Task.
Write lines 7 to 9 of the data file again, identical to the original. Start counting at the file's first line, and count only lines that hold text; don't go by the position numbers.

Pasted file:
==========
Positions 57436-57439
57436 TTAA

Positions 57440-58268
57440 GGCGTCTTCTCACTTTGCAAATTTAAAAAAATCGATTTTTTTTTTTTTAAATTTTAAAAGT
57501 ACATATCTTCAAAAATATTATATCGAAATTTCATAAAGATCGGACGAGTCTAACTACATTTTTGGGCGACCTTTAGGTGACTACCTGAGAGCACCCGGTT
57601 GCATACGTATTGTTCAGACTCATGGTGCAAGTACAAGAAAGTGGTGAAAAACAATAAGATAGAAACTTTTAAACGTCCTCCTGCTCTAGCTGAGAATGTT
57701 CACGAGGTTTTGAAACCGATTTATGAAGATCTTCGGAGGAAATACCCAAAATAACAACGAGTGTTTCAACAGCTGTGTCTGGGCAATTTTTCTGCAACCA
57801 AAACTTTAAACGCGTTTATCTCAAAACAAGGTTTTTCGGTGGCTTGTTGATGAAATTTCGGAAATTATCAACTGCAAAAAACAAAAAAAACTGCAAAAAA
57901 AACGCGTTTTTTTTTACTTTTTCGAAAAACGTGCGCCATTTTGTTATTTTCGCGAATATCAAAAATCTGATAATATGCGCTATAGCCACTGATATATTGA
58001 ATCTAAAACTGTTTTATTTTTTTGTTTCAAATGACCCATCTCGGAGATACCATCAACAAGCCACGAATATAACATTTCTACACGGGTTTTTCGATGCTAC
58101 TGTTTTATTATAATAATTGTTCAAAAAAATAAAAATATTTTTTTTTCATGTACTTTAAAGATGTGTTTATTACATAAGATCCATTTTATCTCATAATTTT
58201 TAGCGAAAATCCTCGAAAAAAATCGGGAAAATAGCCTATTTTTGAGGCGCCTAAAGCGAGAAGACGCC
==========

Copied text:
57701 CACGAGGTTTTGAAACCGATTTATGAAGATCTTCGGAGGAAATACCCAAAATAACAACGAGTGTTTCAACAGCTGTGTCTGGGCAATTTTTCTGCAACCA
57801 AAACTTTAAACGCGTTTATCTCAAAACAAGGTTTTTCGGTGGCTTGTTGATGAAATTTCGGAAATTATCAACTGCAAAAAACAAAAAAAACTGCAAAAAA
57901 AACGCGTTTTTTTTTACTTTTTCGAAAAACGTGCGCCATTTTGTTATTTTCGCGAATATCAAAAATCTGATAATATGCGCTATAGCCACTGATATATTGA